Friday, 5 April 2013


In the modern world, our custom is to think of working to make money to buy goods from a store, and then to throw the goods away when we are done. That has been our custom for only a matter of decades, and already the largest structure created humankind are rubbish dumps. Before the invention of things like plastics and throwaway goods, however, there were no rubbish dumps, for when we used natural materials, there was virtually no waste.

Waste does not exist in nature; everything is part of the same bio-mass, and while some micro-organisms help turn soil into food, others help us digest the food, others break down our waste and turn the manure, dead plant matter, wood or other natural materials back to soil again. You will have armies of billions working for you, and while they do not complain or need to be paid, they will need food, water and air.

Soil packed with germs that mine valuable materials from the soil and make them into useable form for plants – certain kinds of actinobacteria, for example, “fix” nitrogen, which is all around us in the air but not in useable form, and puts into the soil in a way plants can use. Other germs fight disease, store water, or aerate the soil – and they make more of themselves. When you compost, you are simply encouraging some germs to thrive and discouraging others.

All natural materials have a certain ratios of carbon and nitrogen – those with a ratio under 30, or 30 parts carbon to one part nitrogen – are called greens, and they will compost more quickly, and will form the bulk of your compost. They can include all kinds of kitchen waste – but no cooked food, as it will attract vermin. Feed those to your chickens if you have them, or chop up your bread and feed it to the birds, but don’t put it in the compost. You can also include lawn clippings, although remember that you might get weed seeds in the mix that can germinate in your garden later.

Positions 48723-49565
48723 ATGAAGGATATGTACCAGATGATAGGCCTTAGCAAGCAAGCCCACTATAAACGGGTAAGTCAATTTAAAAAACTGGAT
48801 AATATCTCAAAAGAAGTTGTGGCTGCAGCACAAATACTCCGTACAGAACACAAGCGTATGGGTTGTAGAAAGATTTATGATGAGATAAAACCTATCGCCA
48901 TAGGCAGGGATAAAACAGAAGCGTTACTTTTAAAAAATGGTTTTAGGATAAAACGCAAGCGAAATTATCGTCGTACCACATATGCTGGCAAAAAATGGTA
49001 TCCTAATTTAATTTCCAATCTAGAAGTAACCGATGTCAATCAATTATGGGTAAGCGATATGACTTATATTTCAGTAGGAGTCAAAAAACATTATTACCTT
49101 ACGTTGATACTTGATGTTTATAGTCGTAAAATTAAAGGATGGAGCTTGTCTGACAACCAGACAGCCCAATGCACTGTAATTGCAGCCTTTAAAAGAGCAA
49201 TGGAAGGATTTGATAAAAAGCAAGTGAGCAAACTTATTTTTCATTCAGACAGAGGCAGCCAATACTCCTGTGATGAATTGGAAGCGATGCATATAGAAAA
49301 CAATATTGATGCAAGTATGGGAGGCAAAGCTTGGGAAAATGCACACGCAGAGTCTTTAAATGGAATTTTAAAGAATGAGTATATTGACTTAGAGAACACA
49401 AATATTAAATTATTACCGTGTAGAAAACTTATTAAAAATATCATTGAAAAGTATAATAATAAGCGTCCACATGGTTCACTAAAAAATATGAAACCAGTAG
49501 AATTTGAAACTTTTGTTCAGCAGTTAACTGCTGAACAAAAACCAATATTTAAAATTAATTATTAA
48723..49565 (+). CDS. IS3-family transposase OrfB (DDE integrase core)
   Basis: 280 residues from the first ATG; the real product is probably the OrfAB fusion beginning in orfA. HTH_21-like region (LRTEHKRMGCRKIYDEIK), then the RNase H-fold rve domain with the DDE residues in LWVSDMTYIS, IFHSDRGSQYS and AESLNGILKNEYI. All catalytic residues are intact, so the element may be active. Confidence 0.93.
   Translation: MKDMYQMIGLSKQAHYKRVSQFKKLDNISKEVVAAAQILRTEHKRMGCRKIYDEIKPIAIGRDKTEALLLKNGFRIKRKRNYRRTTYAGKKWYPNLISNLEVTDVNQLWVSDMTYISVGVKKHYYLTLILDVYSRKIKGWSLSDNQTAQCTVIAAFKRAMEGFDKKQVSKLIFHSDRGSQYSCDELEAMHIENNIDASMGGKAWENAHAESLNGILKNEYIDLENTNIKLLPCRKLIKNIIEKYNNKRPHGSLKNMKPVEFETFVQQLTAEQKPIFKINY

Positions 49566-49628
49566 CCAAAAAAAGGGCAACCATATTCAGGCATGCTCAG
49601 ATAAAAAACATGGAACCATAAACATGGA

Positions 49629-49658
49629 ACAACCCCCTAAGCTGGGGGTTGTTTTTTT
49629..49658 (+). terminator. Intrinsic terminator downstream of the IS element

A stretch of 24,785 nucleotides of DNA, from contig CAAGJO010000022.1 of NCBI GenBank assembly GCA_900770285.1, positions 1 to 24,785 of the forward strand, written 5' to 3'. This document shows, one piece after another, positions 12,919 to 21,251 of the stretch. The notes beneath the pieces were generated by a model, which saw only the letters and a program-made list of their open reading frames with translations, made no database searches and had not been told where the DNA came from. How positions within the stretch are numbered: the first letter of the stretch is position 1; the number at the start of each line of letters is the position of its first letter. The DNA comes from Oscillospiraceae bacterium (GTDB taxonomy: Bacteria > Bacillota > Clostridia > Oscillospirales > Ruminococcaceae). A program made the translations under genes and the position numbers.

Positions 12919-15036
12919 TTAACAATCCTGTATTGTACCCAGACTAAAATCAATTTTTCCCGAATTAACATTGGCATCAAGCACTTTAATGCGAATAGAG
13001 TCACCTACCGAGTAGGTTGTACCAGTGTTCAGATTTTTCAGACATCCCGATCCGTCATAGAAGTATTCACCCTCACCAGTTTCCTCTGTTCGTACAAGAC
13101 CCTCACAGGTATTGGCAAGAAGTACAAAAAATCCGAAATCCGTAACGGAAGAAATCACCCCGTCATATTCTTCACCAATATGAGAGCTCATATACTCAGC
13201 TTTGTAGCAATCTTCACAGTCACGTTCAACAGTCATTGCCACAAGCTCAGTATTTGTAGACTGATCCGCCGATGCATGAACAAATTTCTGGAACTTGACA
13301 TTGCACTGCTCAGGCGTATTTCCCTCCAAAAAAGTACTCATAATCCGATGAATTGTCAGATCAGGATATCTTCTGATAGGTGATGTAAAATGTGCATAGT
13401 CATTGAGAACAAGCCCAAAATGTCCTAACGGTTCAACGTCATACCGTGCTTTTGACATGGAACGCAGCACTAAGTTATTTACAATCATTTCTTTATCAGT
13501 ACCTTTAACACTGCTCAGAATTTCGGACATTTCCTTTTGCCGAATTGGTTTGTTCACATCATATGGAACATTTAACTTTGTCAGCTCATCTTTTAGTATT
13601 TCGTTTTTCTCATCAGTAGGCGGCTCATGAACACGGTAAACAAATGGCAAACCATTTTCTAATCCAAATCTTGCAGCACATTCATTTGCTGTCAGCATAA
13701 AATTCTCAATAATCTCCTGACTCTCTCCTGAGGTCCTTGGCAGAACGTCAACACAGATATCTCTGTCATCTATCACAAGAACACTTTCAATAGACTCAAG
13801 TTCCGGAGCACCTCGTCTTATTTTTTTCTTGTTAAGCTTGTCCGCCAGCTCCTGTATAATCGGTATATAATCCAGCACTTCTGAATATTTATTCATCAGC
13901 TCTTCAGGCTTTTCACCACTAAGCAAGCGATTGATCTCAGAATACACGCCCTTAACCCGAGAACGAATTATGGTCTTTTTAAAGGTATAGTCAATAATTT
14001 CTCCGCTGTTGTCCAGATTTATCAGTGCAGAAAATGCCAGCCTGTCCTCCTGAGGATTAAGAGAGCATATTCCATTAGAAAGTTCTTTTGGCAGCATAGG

Browns are waste that is largely carbon – straw, paper, cardboard, or in our case the sawdust and mulch from inside the chicken coop – and should be composted separately and given more time. Since it’s mostly carbon, some of the other ingredients would help balance out the mix – urine is a great thing to add in whatever way does not violate local ordinances. Kitchen waste should be left at least a year, brown waste often for two years, depending on factors like the size of the parts and how damp they get.

Germs have to breathe just like we do, and different germs inhale and exhale different things. Fungi and actinobacteria breathe oxygen as we do, and you want them working your compost, so you need to turn it every month or so to give them fresh air. If the oxygen in all the little soil pockets has been used up, the anaerobic (oxygen-hating) methanogen bacteria step in, and while they too will break down the materials, you probably won’t like the smell they generate.

You don’t need to buy a special bin to compost – some people just pile it up in a corner of the yard, but for the sake of tidiness we nailed together planks of wood into a cube about a metre and a half on each side. Rather than nailing the planks on one side, we left them in slots so the entire side could be removed a bit at a time and the compost added, removed or turned. We just emptied the compost bin that we had been using for the last two years, and almost everything in it had turned to black earth again, ready to go for another year and start the cycle again.

-- Written for the Kildare Nationalist last week. Most of you know this already. 

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